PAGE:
Hands on the Tube by tealcisgod04

The scientists swabbed the hands of 409 people at bus and train stations in five major cities in England and Wales. More than one in four commuters had bacteria from faeces on their hands. Men were likelier to have dirtier hands than women except (and I'm ashamed to say this) in London. At Euston station men had contamination levels of 6% whereas women had 21% - urgh.

The one good thing for Tube travellers (if anything good comes out of this) is that people who had travelled on the bus had higher rates of hand contamination than commuters who had used the train.

The BBC reported: Dr Val Curtis, director of the Hygiene Centre at the London School of Hygiene and Tropical Medicine, said: "We were flabbergasted by the finding that so many people had faecal bugs on their hands.

"The figures were far higher than we had anticipated, and suggest that there is a real problem with people washing their hands in the UK.

"If any of these people had been suffering from a diarrhoeal disease, the potential for it to be passed around would be greatly increased by their failure to wash their hands after going to the toilet."

Perhaps we ought to forget being paranoid about how people look at each other on the Tube & spend a bit more time washing our hands, not only after the loo, but before and after commuting.

; Posted by annie mole Wednesday, October 22, 2008 Permalink COMMENT HERE

Tuesday, October 21, 2008

Live blogging from BBC2's Working Lunch

I'm here at the studio of
BBC2's Working Lunch doing some live blogging. Which is always a challenge specially as I was half way through a post and the computer froze!!! Such are the everyday trials and tribulations for a blogger - ooops presenter Declan Curry just asked me how things were going and I had to tell him.

Wood Lane Station for BBC Television Centre

So onto the blog post. The main story on Working Lunch today is the announcement that 350 million pounds is being given to small businesses to help them to train & learn new skills. The focus is on vocational skills with numeracy and literacy. The place to go to is Train to Gain

Anyway in other news Helen Pattinson's company Montezuma's makes tons of chocolate every year, which is music to my ears as last week was National Chocolate Week. I went along to a chocolate tasting with a number of other bloggers to well, err, taste chocolate.

However, she lives & breathes chocolate and put her family home up for sale to finance her business, which is a massively brave step - although she said it was "stupid" in hindsight.

Declan's asking Helen about that nightmare moment that every person who starts their own business has, when they think, can I actually do this? What am I doing here? Have I made the wrong decision? Thankfully she decided to carry on even though her product is a luxury item at around £2 a bar, so far things seem to be going really well and she's had massive growth of direct sales through the internet.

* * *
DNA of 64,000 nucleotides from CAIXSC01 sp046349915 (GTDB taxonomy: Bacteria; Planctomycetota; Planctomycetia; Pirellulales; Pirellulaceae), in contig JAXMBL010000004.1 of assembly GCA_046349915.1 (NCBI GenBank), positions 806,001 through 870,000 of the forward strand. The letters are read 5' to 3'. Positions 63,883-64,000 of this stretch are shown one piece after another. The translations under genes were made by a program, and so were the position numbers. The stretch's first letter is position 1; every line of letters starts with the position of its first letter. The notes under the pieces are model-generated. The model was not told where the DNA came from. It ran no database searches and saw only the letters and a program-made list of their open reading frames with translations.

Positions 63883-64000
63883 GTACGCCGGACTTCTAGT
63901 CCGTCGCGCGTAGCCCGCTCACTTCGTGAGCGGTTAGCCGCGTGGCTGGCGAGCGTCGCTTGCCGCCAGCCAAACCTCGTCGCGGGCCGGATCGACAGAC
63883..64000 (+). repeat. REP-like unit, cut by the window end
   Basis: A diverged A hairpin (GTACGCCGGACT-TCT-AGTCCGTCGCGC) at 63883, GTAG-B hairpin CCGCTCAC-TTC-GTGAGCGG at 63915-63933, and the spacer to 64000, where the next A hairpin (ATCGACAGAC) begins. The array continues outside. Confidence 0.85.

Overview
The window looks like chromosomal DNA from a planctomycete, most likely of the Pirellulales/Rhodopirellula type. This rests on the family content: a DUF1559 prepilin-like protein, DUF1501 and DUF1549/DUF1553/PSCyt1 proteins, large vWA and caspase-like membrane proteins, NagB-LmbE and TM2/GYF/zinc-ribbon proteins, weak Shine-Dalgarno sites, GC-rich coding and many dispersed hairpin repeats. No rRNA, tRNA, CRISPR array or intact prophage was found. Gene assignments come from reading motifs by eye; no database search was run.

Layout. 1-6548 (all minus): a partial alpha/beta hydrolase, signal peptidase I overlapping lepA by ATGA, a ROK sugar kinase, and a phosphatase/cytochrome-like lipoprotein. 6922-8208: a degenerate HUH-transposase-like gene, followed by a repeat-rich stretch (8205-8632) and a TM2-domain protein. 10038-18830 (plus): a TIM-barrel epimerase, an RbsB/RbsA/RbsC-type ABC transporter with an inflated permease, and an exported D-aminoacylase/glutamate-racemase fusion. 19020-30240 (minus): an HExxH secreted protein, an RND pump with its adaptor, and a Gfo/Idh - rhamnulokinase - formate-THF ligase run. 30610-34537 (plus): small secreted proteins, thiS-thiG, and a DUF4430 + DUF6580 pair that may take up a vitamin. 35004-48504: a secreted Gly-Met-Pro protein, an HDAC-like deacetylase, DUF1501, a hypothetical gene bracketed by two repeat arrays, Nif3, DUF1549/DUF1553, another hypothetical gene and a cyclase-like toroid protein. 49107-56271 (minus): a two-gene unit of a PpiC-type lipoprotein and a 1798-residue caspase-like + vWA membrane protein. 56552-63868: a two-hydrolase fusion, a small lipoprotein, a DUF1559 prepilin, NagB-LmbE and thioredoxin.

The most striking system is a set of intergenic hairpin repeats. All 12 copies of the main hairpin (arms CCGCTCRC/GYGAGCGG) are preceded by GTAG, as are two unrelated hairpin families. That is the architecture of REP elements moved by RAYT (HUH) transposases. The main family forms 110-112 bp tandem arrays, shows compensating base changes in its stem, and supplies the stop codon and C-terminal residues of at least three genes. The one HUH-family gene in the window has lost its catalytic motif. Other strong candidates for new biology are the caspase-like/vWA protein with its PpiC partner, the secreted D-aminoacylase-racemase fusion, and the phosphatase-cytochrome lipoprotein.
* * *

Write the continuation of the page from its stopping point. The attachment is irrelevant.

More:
Update - if you're in the UK you can watch this episode of Working Lunch on BBC iPlayer.

; Posted by annie mole Tuesday, October 21, 2008 Permalink COMMENT HERE

Want to buy some secret Underground Tunnels?

Underneath Chancery Lane London Underground station there are more than a mile of underground tunnels that are up for sale. So if like Griff Rhys Jones who explored them, you wanted a quick shortcut to work through the hidden network you'd be laughing.
John Pannell & Jon Justice both gave me the heads up to this story which was part of Greatest Cities of the World with Griff Rhys Jones and also in the news & on the BBC's site last week.

Kingsway Tunnels for Sale - Screengrab from ITV
Griff Rhys Jones cycling through secret Tunnel - Screengrab

The site is known as the Kingsway Tunnel (a deliberately misleading name, because Kingsway is hundreds of yards away) was originally dug in 1942 as a bomb shelter for 8,000 people during World War II. The tunnels were then taken over by military authorities as a communications and intelligence centre and after the war became a place to store historic documents.

Secret tunnels to be sold - video on ITN News

They're now being put for sale by their current owner BT.

According to the Associated Press - "BT spokeswoman Gemma Thomas said that the company no longer needed the tunnel because the Internet was cutting down on the need for telephone exchanges. She said restrictions on the tunnels' use meant they could not be converted into a cool new concept hotel, an underground office or a subterranean home. BT suggested they might be suitable for government use or for a major corporation. Thomas refused to reveal was BT was hoping to get from the tunnels' sale."